The capital of Iraqi Kurdistan feels empty compared with 2013, but things are picking up as the Kurds strive for financial independence.
How things have changed in Erbil. Last time I visited back in 2013 a bog standard hotel room cost me $500 a night. The place was heaving, full of people trying to make a quick oil deal. This time I got away with just $180 a night – same room, same hotel.
There are plenty of people following the oil situation in the region. The Kurds recently started bypassing Baghdad to sell their oil independently – despite Baghdad maintaining that this is illegal. And they are also cranking up their shot at financial independence with a plan to sell bonds to finance infrastructure.
But the low oil price and the proximity of ISIS are making things difficult for the Kurds. It’s just after Ramadan, so I was expecting everyone to be out trying to pick up business after a month off. Not so. The Citadel is empty and it’s easy to hail a cab – I got one in the street after supper one night without a problem. Two years ago I’d have had to get the restaurant to book me one.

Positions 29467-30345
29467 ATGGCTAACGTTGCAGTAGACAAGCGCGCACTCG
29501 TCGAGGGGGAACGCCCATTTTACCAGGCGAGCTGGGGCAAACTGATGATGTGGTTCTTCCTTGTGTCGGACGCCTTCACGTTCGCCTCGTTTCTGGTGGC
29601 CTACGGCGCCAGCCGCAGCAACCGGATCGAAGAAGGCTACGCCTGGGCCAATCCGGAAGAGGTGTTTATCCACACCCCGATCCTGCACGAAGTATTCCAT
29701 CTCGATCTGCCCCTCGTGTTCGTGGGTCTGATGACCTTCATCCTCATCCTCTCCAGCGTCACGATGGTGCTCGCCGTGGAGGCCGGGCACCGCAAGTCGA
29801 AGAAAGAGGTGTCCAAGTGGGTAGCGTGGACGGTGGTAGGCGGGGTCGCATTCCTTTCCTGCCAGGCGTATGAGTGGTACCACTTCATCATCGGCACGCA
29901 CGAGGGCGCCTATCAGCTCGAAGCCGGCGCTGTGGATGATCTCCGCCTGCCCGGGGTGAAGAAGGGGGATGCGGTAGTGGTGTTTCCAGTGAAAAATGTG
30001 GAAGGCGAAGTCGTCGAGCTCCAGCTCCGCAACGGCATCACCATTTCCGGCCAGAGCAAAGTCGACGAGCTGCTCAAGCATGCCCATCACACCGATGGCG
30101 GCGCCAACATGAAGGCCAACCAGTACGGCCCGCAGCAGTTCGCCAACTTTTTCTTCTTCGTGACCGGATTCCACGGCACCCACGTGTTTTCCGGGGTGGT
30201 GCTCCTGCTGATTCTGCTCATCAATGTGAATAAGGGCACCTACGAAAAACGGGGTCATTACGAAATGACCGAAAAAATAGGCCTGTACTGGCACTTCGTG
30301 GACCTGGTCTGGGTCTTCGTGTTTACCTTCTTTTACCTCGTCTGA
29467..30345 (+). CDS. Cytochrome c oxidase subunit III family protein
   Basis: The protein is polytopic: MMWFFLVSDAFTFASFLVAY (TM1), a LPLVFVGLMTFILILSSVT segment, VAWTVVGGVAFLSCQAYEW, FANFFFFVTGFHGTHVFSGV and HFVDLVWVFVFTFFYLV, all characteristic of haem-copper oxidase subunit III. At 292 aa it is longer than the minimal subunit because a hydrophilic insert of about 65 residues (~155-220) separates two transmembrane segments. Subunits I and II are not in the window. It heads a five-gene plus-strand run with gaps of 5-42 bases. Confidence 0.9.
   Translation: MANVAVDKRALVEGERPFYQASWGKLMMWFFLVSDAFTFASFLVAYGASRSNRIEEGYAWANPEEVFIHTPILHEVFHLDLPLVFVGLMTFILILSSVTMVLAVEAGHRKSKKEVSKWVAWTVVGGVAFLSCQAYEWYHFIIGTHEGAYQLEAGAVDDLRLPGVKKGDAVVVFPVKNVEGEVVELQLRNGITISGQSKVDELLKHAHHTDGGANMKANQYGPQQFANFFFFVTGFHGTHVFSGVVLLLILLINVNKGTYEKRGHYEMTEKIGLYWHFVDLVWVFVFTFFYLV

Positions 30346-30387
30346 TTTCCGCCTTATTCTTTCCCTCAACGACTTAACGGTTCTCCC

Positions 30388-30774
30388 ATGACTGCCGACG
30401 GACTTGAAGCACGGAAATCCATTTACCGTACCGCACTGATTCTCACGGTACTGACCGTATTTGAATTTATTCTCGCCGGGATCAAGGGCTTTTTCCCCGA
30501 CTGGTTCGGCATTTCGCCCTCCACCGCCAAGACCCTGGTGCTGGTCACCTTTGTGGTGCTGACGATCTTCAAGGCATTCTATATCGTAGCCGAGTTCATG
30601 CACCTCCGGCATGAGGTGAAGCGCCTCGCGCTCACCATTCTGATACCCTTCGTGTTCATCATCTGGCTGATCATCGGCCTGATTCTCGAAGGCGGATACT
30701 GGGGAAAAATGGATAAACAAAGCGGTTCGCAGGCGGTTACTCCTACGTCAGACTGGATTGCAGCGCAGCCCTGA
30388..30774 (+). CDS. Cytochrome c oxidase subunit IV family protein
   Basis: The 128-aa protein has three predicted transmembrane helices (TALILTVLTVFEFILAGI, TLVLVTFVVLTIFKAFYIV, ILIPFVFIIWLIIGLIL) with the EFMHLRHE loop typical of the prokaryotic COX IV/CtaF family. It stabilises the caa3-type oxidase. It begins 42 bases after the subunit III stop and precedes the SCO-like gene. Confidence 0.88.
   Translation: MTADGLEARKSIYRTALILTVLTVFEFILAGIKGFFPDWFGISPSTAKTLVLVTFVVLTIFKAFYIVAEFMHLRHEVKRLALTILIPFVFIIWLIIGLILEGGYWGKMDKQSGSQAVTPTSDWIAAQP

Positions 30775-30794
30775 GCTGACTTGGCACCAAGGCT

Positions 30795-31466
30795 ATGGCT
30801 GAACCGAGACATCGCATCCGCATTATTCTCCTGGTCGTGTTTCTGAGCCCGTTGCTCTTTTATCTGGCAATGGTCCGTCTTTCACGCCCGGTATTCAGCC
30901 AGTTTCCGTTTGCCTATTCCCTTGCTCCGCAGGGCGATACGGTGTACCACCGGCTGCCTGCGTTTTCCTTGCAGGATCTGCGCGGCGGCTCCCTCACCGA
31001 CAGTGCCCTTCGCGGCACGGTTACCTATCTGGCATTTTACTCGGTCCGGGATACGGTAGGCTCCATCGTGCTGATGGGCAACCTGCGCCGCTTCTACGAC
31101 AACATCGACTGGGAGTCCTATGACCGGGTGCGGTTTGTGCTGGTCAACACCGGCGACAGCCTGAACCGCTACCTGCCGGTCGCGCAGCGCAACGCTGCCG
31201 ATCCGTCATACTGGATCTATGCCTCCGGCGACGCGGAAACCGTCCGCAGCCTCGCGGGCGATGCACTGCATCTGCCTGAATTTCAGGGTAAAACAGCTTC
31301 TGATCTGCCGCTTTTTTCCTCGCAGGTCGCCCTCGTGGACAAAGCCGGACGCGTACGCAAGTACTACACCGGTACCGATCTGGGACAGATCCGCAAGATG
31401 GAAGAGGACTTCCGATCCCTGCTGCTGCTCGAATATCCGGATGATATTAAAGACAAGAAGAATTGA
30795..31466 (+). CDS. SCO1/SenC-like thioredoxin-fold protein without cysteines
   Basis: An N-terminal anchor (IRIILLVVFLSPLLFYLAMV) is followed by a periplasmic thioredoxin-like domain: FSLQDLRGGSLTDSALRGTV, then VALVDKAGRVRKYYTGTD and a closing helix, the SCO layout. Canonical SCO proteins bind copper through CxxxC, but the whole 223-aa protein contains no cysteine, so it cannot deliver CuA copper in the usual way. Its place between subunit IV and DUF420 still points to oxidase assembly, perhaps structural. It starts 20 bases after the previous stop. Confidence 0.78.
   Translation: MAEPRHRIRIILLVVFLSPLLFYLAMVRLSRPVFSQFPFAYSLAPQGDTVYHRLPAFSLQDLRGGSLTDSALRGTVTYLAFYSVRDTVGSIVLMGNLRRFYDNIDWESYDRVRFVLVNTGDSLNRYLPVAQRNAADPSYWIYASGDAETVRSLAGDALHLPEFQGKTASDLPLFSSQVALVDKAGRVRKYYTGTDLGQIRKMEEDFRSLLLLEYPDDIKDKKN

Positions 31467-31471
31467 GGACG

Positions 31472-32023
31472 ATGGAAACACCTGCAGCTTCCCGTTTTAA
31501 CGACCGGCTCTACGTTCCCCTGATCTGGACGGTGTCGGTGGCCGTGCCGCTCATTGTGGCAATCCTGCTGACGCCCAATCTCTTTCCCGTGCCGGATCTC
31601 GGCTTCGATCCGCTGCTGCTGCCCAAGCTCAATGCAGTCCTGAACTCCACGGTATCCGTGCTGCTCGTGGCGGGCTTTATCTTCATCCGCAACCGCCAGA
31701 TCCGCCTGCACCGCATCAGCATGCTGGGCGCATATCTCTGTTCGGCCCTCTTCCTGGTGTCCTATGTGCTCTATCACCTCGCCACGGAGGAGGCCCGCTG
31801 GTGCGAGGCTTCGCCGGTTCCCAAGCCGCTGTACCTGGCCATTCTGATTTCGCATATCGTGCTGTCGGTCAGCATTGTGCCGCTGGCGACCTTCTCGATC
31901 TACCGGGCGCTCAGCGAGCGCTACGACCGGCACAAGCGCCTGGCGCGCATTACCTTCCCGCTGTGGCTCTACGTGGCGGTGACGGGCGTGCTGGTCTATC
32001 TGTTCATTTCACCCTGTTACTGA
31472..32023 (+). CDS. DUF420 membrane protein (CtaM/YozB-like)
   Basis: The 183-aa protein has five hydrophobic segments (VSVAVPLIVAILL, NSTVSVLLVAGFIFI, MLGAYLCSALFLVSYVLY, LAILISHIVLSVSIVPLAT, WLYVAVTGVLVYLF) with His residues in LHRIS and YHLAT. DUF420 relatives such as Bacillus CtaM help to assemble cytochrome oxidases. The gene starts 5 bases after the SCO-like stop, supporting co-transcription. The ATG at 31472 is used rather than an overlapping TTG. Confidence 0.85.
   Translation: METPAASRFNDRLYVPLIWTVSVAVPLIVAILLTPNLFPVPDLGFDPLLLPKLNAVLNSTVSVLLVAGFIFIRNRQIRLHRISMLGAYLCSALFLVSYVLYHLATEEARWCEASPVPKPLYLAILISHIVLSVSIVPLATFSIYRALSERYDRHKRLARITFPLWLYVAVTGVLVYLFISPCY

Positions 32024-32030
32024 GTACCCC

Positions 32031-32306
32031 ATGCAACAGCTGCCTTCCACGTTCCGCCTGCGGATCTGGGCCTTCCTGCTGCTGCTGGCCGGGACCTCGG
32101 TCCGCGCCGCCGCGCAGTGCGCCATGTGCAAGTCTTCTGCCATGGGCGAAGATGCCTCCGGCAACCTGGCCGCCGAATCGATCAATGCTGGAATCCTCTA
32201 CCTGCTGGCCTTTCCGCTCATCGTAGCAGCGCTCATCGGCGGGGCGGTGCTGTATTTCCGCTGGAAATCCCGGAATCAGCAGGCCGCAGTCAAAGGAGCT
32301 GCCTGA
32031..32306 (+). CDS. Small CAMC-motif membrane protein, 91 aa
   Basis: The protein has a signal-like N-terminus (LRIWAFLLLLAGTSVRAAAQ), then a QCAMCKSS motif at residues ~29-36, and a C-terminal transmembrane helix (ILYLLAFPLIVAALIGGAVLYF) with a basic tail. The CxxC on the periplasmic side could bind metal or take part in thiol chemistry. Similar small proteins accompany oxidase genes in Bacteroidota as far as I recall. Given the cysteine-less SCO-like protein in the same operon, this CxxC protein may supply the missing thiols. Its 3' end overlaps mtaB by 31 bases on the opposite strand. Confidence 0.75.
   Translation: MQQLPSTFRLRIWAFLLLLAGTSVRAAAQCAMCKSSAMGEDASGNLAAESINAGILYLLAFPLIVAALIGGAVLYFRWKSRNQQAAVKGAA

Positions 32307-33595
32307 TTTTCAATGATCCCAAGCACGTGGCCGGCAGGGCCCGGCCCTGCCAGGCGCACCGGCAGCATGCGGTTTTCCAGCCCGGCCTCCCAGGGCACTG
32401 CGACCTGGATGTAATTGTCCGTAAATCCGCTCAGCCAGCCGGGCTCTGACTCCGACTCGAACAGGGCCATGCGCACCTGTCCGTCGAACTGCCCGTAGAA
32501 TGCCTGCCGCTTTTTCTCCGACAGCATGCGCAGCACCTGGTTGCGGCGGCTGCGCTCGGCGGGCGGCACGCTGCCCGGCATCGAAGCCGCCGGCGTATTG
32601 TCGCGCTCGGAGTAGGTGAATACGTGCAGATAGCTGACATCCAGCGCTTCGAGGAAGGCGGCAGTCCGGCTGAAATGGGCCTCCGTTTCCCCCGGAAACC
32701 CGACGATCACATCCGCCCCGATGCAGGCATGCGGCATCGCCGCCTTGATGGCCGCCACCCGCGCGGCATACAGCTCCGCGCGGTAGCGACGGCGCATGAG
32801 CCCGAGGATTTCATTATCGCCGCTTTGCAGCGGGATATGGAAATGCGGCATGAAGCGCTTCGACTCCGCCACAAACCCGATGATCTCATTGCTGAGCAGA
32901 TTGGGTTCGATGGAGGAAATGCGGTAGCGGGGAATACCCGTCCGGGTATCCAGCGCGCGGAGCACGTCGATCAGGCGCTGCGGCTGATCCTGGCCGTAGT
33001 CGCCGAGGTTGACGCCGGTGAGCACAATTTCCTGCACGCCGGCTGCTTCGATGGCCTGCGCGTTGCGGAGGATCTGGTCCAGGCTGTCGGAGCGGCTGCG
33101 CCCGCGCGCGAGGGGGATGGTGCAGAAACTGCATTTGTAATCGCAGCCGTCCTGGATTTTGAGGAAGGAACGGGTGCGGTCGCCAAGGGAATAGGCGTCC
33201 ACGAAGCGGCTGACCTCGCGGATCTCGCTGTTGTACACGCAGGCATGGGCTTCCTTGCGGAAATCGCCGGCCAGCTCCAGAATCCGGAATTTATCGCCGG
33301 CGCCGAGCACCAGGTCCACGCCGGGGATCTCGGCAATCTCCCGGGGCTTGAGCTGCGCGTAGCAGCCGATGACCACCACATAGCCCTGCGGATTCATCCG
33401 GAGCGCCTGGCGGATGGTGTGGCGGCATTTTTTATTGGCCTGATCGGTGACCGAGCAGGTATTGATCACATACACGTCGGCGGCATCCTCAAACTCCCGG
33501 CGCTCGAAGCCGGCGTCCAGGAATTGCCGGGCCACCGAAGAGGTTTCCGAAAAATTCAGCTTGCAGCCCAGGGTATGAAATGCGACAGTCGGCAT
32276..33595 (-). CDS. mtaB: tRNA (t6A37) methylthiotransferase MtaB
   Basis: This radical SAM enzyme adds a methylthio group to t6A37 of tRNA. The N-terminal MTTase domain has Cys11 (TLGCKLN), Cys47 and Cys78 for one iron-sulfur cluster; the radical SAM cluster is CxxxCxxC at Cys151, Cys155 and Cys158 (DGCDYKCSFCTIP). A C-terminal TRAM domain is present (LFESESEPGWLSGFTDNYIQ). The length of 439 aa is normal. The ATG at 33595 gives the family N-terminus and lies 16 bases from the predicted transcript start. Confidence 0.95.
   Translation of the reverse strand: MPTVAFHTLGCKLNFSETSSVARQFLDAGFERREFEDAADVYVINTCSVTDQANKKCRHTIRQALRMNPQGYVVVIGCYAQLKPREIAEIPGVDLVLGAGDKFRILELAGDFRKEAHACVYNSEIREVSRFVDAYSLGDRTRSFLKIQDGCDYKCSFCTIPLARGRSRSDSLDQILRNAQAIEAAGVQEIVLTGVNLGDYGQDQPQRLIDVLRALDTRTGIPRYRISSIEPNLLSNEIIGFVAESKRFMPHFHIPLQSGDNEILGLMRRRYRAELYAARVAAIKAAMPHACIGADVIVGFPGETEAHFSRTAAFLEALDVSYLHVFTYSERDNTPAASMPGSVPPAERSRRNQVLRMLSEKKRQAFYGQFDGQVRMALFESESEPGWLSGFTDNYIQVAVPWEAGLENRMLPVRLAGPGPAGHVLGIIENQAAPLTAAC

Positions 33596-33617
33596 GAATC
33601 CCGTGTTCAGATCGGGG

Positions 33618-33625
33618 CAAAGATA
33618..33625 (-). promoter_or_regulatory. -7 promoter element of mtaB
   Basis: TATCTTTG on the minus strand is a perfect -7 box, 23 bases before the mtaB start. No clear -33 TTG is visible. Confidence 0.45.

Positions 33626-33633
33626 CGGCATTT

At least it means there’s plenty of smoked fish, which is very good, and you don’t get jostled in the bars when you’re trying to have a quiet beer.
I’m not sure how long the quiet life will last, though, as there are some signs that things are picking up. I got a flight out with Fly Dubai, they were the first airline to resume service after a 10-month or so hiatus thanks to the security situation. There’s still money to be made and the world has pretty well accepted that the Kurds will carry on exporting oil through Turkey despite the protests from Baghdad.
It’s a shame that just when it seemed the situation in the region could become normalised, outside factors are threatening the prospects of this fledging nation.
Here’s to a return journey before 2017.